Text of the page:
A 16-year-old Ukrainian girl has said she is “excited” to start sixth form in September and develop her piano skills following months of anguish because of Russia’s invasion of her home country.
Anastasia Shpot arrived in the UK on May 26 with her mother Natalia, 42, and two sisters – Yulia, 17, and nine-year-old Victoria – after escaping fighting and shootings in Ukraine, which began as early as 4am on February 24.
“We were woken at 4am. War had started. It was so confusing. Dad (Victor, 56) said they were very close. There was fighting outside. When the shooting happened, we had to find cover and hide,” she told the PA news agency.
I call my dad regularly and speak to him like it could be the last time we speak. I call my grandparents and speak to them like it could be the last timeAnastasia Shpot
After two days, the family fled their home in Pershptravensk, which is close to Kiev, and Anastasia recalled one moment when they were in fear for their lives as a cafe in which they had sought refuge, in Melnitsa, western Ukraine, was shot at and eventually destroyed, but they were able to escape.
Anastasia’s father had to leave the family at the Polish border to stay behind and fight, and she said she speaks to him every day like it “could be the last time we speak”.
“I call my dad regularly and speak to him like it could be the last time we speak. I call my grandparents and speak to them like it could be the last time,” she told PA.
The teenager said her and her family are grateful for the support from those in the UK who welcomed them with “open doors” and “open hearts”, in particular Gary and Sandra Silver, who helped the family find a home in Heyford Park, Oxfordshire, and with their visas after the couple met them in a hostel in Warsaw in March.
Anastasia Shpot and her mother Natalia (Dorchester Regeneration/PA)
The husband and wife have helped around 250 Ukrainian refugees secure accommodation across Europe and the US through their property business, Dorchester Regeneration.
“They give us a home and welcomed us with open doors and for me, it was wonderful because people really helped us – they opened their hearts,” Anastasia said.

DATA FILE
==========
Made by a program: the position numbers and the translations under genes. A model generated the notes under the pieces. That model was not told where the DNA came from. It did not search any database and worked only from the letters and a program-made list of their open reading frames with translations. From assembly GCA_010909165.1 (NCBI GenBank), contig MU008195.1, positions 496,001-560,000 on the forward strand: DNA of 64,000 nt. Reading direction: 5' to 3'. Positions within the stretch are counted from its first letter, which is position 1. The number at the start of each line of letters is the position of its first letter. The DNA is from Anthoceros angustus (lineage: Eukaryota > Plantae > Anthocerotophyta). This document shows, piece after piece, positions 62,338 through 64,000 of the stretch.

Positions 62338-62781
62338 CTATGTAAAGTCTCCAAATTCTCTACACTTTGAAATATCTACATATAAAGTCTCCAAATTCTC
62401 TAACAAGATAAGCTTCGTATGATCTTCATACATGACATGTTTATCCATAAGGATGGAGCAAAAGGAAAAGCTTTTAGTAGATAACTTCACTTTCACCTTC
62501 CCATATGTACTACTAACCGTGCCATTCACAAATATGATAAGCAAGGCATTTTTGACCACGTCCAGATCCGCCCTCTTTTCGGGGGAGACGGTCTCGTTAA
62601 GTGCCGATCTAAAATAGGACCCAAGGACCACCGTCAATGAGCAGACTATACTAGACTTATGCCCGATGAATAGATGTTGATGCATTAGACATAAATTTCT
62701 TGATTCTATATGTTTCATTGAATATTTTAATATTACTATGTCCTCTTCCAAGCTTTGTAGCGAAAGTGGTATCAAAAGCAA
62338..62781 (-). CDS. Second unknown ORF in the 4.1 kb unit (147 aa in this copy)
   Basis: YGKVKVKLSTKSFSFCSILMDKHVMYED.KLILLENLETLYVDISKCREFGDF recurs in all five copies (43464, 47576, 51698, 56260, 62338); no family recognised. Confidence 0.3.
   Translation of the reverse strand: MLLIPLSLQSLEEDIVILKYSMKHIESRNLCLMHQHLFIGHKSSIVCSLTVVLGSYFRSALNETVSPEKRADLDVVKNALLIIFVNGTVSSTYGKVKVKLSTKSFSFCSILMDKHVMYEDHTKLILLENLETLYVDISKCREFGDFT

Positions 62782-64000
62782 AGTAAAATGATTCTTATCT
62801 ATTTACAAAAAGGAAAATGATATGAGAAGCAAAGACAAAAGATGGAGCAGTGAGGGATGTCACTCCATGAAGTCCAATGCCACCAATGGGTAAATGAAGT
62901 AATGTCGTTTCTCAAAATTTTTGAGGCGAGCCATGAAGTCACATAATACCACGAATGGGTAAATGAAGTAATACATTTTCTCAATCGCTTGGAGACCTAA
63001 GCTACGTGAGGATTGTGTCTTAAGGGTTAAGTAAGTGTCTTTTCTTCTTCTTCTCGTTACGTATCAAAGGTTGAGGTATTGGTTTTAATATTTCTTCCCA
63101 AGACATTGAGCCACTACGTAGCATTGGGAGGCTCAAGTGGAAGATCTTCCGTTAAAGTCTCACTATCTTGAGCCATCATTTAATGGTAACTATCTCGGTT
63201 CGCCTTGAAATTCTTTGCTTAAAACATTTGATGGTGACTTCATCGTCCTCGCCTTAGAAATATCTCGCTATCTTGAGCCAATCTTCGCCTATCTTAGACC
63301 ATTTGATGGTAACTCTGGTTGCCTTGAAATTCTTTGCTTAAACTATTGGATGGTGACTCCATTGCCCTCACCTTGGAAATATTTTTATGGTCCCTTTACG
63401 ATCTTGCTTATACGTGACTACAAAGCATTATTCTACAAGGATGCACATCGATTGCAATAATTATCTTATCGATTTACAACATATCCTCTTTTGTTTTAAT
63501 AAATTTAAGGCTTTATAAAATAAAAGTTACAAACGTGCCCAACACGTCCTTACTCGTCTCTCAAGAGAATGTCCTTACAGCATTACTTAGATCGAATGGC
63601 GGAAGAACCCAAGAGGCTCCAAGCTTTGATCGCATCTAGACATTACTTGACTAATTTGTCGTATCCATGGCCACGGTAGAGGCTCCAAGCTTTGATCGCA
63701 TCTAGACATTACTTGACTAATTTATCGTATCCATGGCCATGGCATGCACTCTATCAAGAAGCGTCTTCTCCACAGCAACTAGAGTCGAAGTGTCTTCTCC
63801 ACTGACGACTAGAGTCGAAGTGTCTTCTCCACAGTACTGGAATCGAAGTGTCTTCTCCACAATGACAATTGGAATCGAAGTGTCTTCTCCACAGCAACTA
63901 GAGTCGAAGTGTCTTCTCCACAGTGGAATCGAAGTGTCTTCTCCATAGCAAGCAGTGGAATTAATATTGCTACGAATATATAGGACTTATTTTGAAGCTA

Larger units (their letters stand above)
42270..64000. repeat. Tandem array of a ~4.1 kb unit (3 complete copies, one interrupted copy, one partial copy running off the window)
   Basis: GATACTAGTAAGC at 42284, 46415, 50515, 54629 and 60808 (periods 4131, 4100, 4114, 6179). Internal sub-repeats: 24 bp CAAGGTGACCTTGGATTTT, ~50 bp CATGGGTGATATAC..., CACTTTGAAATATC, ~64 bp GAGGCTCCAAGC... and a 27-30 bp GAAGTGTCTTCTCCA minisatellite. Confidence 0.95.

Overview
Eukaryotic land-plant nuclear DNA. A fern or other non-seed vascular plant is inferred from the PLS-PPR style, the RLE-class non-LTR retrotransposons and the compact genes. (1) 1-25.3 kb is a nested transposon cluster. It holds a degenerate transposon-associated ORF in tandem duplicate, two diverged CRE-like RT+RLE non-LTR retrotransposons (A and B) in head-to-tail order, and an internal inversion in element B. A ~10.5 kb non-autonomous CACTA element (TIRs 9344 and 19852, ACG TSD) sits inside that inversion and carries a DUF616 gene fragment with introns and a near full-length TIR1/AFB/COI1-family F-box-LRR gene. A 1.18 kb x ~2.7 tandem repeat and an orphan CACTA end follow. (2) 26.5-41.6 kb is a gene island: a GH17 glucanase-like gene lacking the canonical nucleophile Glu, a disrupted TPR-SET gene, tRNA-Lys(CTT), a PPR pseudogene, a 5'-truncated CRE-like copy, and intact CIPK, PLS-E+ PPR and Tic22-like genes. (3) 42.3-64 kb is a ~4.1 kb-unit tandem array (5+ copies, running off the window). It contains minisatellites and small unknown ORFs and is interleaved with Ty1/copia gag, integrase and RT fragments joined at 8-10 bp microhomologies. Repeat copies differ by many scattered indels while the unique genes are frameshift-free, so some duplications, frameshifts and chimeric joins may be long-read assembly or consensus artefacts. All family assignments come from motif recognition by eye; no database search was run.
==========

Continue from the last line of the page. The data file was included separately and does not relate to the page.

“When we arrive here, they give us food. They told us if you need something, just tell us. We did not expect this so it was amazing for me and my family.”
Anastasia and her sisters have all been enrolled in Heyford Park School – an academy school that the Dorchester Regeneration team helped create – and the budding pianist hopes to continue working on her craft.
“In September, I will go into sixth form. I’m nervous, but excited,” she said.
“I enjoy playing the piano because I played piano in Ukraine, and my school in Heyford Park is great because they give us our own piano, so I have the opportunity to play the piano as much as I want to.”
We’re delighted that the family are settling in well in Heyford Park and that everyone in the community has been so welcoming, but we’re also aware that they’ve left so much behind ... If and when the time comes for the family to return to Ukraine, we will do whatever we can to help facilitate and support themGary Silver
Mr Silver said: “We brought several families to the UK, one of which we found a home for in our new Heyford Park development in Oxfordshire. That was Anastasia, her mother and two sisters. My wife and I quite literally stumbled across Anastasia in Warsaw train station. She was sleeping rough on the floor with her family.
“We’re delighted that the family are settling in well in Heyford Park and that everyone in the community has been so welcoming, but we’re also aware that they’ve left so much behind, including Anastasia’s dad and grandparents.
“If and when the time comes for the family to return to Ukraine, we will do whatever we can to help facilitate and support them.”